Trust in Blockchain to de­liver smart ways to boost cus­tomer ex­pe­ri­ence

Sunday Independent (Ireland) - Business & Appointments - - FRONT PAGE -

IN the early days of the in­ter­net, evan­ge­lists were try­ing to get peo­ple to be­lieve in its vast po­ten­tial, and there were many who said that they did not be­lieve in this new tech­nol­ogy. They did not be­lieve that in­for­ma­tion would be held on a server, but in­stead in­sisted that it would con­tinue to be held on a CDROM or a floppy disk. How wrong they were. We think that blockchain has a great deal of equiv­a­lence to the in­ter­net in the mid-1990s.

Blockchain is a tech­nol­ogy which ef­fec­tively con­nects peo­ple or com­pa­nies in a di­rect way or on a peer-to-peer ba­sis.

For the past 20 years peo­ple have shared in­for­ma­tion through the in­ter­net. At Con­sen­sys we be­lieve that blockchain, as a tech­nol­ogy, of­fers the in­ter­net of value so that peo­ple not only ex­change in­for­ma­tion, but value from per­son to per­son or on that peer-to-peer ba­sis. Us­ing blockchain, we can now trans­fer own­er­ship of a car, cast a vote in an elec­tion, or trans­fer a share cer­tifi­cate with­out hav­ing to go through a third party such as a bank, a gov­ern­ment or a stock­bro­ker. What we have to­day in so­ci­ety are en­ti­ties that con­trol that trans­ac­tion process, that own the process and insert them­selves in the mid­dle of the process.

It’s im­por­tant to note that there are two main blockchains out there. One is the Bit­coin blockchain that helps makes Bit­coin work. The other form is Ethereum, which was created by Con­sen­sys founder Joe Lu­bin along with Vi­ta­lik Bu­terin and Gavin Wood. Ef­fec­tively, Ethereum is a pro­gram­mable blockchain that al­lows us to build mul­ti­ple dif­fer­ent uses and ap­pli­ca­tions on Ethereum.

Blockchain as a tech­nol­ogy has the power to elim­i­nate that cen­tral­ity and de­cen­tralise the con­trol of this process.

Change is often feared but it is none­the­less in­evitable. The in­ter­net taught us that.

The key fea­ture in blockchain is that any­thing that is stored on the blockchain is there for­ever, the in­for­ma­tion is ‘im­mutable’ and it can­not be erased. This means that the in­for­ma­tion that is stored on the blockchain of­fers us a level of trans­parency that does not ex­ist to­day in the modern world.

It means that if I own some­thing at a cer­tain time, and when I trans­fer the own­er­ship or value of it to you, there will al­ways be a record that I owned it on the blockchain.

It also guar­an­tees that the record can­not be ma­nip­u­lated, ie that no­body else can come in and change the record. Within the in­dus­try we de­scribe it as the ‘trust ma­chine’. So that record then builds trust.

An­other key fea­ture is that it’s de­cen­tralised, so no one per­son or a thing or a gov­ern­ment or an en­tity owns the in­for­ma­tion.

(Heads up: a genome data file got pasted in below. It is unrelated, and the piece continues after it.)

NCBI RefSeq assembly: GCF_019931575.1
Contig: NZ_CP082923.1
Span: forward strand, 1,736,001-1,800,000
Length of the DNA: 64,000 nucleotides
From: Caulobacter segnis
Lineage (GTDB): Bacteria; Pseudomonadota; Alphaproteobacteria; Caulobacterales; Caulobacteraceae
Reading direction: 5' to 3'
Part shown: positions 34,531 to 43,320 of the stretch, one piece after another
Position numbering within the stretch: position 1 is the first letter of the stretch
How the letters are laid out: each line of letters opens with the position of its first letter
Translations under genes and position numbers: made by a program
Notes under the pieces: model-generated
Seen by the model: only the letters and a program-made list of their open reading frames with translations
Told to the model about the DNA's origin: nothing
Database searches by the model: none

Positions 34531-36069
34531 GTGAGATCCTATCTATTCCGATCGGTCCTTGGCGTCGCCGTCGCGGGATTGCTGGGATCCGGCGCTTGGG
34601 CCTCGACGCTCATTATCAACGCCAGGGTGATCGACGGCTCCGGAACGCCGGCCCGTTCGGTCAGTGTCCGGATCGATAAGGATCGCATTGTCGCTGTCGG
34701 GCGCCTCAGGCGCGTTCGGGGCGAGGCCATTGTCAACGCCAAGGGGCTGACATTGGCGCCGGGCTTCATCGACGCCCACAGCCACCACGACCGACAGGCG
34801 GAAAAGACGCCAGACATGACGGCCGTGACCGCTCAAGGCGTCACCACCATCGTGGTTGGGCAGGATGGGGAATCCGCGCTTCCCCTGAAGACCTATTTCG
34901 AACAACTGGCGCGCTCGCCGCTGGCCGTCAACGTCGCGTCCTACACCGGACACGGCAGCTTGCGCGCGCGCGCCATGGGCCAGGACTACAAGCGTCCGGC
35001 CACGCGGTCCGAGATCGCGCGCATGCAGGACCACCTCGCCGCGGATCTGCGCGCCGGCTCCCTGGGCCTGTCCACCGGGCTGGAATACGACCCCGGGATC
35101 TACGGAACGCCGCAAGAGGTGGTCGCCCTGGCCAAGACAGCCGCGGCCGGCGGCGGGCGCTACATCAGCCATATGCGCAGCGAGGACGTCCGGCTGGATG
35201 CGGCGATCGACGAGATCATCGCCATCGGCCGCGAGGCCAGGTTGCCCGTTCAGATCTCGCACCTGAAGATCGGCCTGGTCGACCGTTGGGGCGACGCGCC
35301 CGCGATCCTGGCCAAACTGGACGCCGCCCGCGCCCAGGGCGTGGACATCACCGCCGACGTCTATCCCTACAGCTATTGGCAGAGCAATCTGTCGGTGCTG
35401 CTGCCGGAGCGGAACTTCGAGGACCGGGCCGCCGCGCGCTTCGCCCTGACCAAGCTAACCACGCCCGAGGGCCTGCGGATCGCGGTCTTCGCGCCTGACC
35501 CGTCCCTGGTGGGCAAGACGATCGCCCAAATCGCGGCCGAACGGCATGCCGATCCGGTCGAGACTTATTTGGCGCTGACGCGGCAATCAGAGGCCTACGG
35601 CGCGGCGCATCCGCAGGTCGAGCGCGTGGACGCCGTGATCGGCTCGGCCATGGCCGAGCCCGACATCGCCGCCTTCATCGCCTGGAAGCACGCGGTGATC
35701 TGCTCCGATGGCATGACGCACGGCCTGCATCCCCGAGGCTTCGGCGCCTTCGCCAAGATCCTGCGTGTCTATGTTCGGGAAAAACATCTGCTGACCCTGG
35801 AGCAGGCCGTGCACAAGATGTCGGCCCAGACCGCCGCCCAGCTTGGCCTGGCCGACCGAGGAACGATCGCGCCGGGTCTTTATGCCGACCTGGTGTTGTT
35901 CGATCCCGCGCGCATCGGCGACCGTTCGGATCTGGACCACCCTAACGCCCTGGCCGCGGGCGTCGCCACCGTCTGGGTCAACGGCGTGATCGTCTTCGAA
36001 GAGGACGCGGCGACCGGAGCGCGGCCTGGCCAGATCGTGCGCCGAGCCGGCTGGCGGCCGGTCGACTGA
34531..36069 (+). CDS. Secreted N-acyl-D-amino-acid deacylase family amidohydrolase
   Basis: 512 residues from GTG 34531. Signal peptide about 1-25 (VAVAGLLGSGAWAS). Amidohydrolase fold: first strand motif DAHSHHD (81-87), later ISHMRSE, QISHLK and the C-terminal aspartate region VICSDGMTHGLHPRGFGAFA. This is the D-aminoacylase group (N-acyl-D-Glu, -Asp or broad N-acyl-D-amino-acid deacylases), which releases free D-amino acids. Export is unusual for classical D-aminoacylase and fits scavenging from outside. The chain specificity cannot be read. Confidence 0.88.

This ef­fec­tively means that I have a copy of all of my in­for­ma­tion but so do you and so does the next per­son. Can you imag­ine a world where ev­ery­one has ac­cess to the same in­for­ma­tion? In­for­ma­tion as we know it is gen­er­ally stored in a cen­tral place, in one lo­ca­tion, where one per­son or com­pany owns the in­for­ma­tion. Blockchain threat­ens that model be­cause each per­son or par­tic­i­pant in the ‘node’ has a copy of that in­for­ma­tion.

This guar­an­tees a level of trust and trans­parency that doesn’t ex­ist to date. For ex­am­ple, if I say that I have €100, and if I then try to amend the blockchain to say that I have €200, then oth­ers will see that this in­for­ma­tion is not cor­rect. It will there­fore show the other users that what I am do­ing is in­cor­rect, fraud­u­lent and that the trans­ac­tion shouldn’t ex­ist on the shared data­base. Blockchain is also de­scribed as a dis­trib­uted ledger. In sim­ple terms, this means that in­stead of us keep­ing one master ledger track­ing all trans­ac­tions and then hav­ing to rec­on­cile dif­fer­ent copies of the ledgers, we can get to a place where there is a shared ledger in the mid­dle that records ev­ery­one who has ac­cess to the book.

A big fea­ture of Ethereum, or the pro­gram­mable blockchain, are ‘smart con­tracts’. They are self-ex­e­cut­ing con­tracts where cer­tain cri­te­ria are met, so a good way to think about that is us­ing an ex­am­ple of travel in­sur­ance. If you buy in­sur­ance — for ar­gu­ments sake, let’s say it’s €100 — and af­ter eight hours your flight is de­layed you are en­ti­tled to make a claim. Typ­i­cally you’ll have to go on­line and fill out a form and you get your money re­funded six weeks later.

So let’s walk through that again, you’ll have paid a fee, you’ve had a neg­a­tive ex­pe­ri­ence and then you have to do more pa­per­work and weeks later you get some money back. That sounds like a pretty ter­ri­ble cus­tomer ex­pe­ri­ence.

So how do we use blockchain tech­nol­ogy to make that a bet­ter cus­tomer ex­pe­ri­ence? For ex­am­ple, would you be will­ing to pay €110 for your travel in­sur­ance if you knew that af­ter eight hours, money owed goes di­rectly into your bank ac­count, and you don’t have to do any ‘life ad­min’. Us­ing a smart con­tract au­to­mates the trans­ac­tion and re­turns the cash to you al­most in­stan­ta­neously.

That is just one ex­am­ple of how blockchain can change the way we do things, and this tech­nol­ogy can be ap­plied to trade fi­nance, sup­ply chain man­age­ment and we are even in con­ver­sa­tions with the EU on how to de­ploy this tech­nol­ogy to re­form our pub­lic sec­tor. There are count­less ap­pli­ca­tions for blockchain tech­nol­ogy. Lory Ke­hoe is manag­ing di­rec­tor at Con­sen­sys

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